Competition Besides the potential threat from larger competitors such as Microsoft, Oracle and IBM, Pumatech also faces competition from Extended Systems, Starfish Software, Wireless Knowledge, Aether Systems and Brience, which are attempting to build broad mobile data middleware platforms that include data synchronization as a modest subset of their overall products.

To our mind, Pumatech's latest release is broadly similar to the approach Extended Systems has taken with its XTNDConnect software. Launched in October, Extended's software includes systems management and software development tools designed for use by corporate IT departments intent on managing the total cost of ownership and customized implementations. Both companies' offerings are technically more advanced than comparable software from IBM, Oracle and Microsoft.

Walker claims Pumatech has a superior device-side presence, a much more sophisticated level of synchronization granularity and a more aggressive pricing model. A Pumatech license for 100-99 seats would cost $85 per seat. Consolidated synchronization server-side engines for Notes, Exchange and Outlook, which were previously sold separately, are now included with Enterprise Intellisync.

Conclusion Pumatech is threatened by proprietary end-to-end solutions from major vendors, including Microsoft with its mobile information server solution for enterprises. The company plans to build a retail channel partnership through system integrators. So far, mobile and wireless synchronization has experienced limited penetration into corporate accounts. Long-term synchronization will be one of the key technologies to the mobile environment. OEM deals, partnerships with system integrators and leadership in R&D are key to long-term survival.§or_id=3&entity_type_id=10&mode=&search_text=&sm=

Extended acquires ViaFone, adds vertical application expertise
Analyst Ray Hegarty
Sector Mobile
Report date Thu, 30 May 2002
Mobile data management and wireless connectivity company Extended Systems has announced it is acquiring Brisbane, California-based ViaFone in an all-stock transaction. ViaFone sells a real-time mobile platform and out-of the-box mobile applications to enterprise customers. The deal values ViaFone at approximately $11.4m.

Impact assessment

The message
Extended plans to integrate ViaFone's OneBridge Mobility Platform with its XTNDConnect data synchronization and management software. The two companies had an existing technology partnership. The combination will expand Extended's offering to include real-time, as well as offline, capabilities for mobile email, PIM and enterprise applications in vertical markets. The addition of WAP and browser-based support to current support for RIM, Pocket PC, Palm OS and Symbian mobile devices will enable Extended to provide mobile access to enterprise apps on all major mobile devices.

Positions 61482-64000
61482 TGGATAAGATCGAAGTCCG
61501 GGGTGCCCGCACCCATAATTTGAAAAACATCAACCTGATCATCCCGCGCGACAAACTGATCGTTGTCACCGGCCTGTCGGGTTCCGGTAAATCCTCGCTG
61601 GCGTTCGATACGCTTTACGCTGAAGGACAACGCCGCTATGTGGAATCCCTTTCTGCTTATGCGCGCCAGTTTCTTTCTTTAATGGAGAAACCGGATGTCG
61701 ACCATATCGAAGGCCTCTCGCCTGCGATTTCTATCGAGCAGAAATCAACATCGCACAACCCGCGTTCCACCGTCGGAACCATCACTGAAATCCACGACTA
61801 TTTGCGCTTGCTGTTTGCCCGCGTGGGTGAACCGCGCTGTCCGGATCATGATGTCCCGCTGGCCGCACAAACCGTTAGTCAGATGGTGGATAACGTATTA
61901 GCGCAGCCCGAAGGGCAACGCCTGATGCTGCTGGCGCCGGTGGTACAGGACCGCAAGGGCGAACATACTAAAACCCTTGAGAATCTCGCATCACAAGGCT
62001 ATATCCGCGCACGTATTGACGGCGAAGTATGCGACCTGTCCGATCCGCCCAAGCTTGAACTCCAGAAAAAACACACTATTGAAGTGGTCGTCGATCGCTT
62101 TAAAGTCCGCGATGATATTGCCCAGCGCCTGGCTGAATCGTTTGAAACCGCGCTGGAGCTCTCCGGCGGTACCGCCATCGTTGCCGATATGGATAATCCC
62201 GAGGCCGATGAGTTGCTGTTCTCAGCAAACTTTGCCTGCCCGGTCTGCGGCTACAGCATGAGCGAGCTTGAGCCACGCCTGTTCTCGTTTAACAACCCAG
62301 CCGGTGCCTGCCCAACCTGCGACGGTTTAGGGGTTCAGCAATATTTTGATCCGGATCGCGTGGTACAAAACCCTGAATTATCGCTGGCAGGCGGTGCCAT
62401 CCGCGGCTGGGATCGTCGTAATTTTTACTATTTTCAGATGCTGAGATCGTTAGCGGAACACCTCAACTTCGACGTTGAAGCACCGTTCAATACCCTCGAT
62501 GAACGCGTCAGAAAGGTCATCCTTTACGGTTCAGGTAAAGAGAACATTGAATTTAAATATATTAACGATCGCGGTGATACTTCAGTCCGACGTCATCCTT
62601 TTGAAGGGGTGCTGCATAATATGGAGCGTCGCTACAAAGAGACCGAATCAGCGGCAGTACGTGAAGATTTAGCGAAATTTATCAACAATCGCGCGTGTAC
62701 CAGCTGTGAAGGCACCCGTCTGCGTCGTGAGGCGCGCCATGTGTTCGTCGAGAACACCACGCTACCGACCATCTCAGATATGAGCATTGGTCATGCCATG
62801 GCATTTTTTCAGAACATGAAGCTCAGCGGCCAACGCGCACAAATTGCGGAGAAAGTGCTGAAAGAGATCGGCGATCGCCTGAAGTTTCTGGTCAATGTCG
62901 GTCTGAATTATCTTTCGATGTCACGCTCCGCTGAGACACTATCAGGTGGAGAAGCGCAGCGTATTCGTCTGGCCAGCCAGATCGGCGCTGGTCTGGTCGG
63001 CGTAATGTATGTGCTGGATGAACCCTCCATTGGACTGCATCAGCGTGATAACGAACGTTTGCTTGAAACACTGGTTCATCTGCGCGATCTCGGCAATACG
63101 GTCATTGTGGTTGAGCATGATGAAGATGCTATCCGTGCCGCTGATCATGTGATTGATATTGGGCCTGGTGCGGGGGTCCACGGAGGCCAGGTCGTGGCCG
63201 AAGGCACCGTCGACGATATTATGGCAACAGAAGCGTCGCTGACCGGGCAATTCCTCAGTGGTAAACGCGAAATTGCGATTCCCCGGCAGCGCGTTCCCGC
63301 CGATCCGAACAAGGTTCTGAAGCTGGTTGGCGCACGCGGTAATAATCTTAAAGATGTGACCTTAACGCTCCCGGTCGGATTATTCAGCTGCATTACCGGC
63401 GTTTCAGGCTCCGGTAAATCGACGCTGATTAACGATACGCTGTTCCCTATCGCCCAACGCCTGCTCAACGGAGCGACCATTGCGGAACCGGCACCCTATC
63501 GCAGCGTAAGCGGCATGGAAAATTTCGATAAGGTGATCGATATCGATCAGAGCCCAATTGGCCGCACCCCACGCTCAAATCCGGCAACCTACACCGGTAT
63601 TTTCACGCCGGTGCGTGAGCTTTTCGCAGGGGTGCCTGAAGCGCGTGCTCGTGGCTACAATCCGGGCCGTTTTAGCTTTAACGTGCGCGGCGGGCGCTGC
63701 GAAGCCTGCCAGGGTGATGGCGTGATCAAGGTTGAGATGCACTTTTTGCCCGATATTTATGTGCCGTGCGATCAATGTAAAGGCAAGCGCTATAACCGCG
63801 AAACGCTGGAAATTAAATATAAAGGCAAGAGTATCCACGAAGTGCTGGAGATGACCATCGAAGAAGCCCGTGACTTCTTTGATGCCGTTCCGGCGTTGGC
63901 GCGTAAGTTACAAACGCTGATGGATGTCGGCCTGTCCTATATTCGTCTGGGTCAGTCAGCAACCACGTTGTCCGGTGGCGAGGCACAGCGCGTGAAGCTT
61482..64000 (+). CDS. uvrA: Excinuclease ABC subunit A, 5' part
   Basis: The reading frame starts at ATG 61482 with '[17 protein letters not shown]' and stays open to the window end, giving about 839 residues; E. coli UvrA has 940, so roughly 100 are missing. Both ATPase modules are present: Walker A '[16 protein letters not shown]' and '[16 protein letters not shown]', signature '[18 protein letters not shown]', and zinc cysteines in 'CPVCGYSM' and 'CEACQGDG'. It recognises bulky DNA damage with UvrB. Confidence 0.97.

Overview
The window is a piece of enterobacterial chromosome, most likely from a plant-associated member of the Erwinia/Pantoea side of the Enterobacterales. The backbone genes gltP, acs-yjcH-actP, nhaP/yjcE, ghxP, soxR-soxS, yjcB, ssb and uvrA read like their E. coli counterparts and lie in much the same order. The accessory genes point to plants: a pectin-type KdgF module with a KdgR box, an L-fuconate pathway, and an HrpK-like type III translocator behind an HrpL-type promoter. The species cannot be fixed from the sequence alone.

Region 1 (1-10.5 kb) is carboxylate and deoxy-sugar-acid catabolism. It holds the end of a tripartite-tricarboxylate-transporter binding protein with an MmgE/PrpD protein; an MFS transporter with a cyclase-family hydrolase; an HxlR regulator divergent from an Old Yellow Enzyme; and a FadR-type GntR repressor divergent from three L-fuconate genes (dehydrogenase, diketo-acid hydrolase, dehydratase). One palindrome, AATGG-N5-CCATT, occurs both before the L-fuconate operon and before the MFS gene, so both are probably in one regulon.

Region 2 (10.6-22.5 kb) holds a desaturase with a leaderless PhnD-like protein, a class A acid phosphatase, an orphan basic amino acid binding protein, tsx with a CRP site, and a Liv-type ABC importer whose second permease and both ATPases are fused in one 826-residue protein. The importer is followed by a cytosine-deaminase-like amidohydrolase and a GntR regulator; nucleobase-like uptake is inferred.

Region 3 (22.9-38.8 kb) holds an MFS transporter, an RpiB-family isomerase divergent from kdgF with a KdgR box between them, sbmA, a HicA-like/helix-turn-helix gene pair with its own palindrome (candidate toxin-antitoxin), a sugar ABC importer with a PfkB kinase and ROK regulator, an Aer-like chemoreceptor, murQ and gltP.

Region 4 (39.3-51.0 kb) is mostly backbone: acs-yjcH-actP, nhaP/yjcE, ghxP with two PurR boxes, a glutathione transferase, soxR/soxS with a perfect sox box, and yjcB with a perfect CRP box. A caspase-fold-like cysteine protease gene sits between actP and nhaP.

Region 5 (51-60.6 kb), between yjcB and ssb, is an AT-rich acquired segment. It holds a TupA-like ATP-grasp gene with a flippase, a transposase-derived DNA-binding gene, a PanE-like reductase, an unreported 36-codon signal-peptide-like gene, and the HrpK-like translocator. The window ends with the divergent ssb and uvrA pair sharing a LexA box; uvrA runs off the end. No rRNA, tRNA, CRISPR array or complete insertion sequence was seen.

Competitive landscape
There are any number of competitors in the marketplace, including Research In Motion, IBM, Microsoft, Aether, Palm and Pumatech. Extended uses its device agnosticism as a value proposition in the face of competition from RIM, Microsoft, Palm and other device-centric solutions.

The451 assessment
Consolidation is gaining speed among mobile data companies targeting the enterprise space. Extended, a small company with modest revenues, recently made an all-stock purchase of AppReach, and the ViaFone acquisition further extends its strategy to reach some kind of critical mass sooner rather than later. In particular, the acquisition of ViaFone provides Extended with strong domain expertise in the pharmaceutical and financial application markets.

Strategy Extended has over 2,000 customers using its XTNDConnect data synchronization and management software in the enterprise, but it has some way to go before it could be called a market leader. Most deals are relatively small, and the company needs to extend its presence in these accounts and sign new ones if it is going to survive the long haul. The acquisition of AppReach – a mobile CRM software developer – in February and the ViaFone buy enable the company to expand into both CRM and ERP software. Global 2000 companies are demanding a broader and richer platform, rather than adopting a series of point products. At the same time, the continued economic downturn means that several wireless companies are struggling to survive and are proving to be relatively cheap acquisitions.

The XTNDConnect platform sits behind the corporate firewall and includes interfaces to Microsoft Exchange, Lotus Domino and ODBC-compliant databases. Extended's revenue momentum centers on the MIM (mobile information management) software products and sales of the XTNDConnect enterprise server. ViaFone's OneBridge platform includes application, presentation, XML and synchronization server components, as well as client software, to help connect field sales and service employees with existing business systems, information and processes. ViaFone also sells a suite of 'out-of-the-box' mobile applications focused on the sales, pharmaceuticals and field service markets.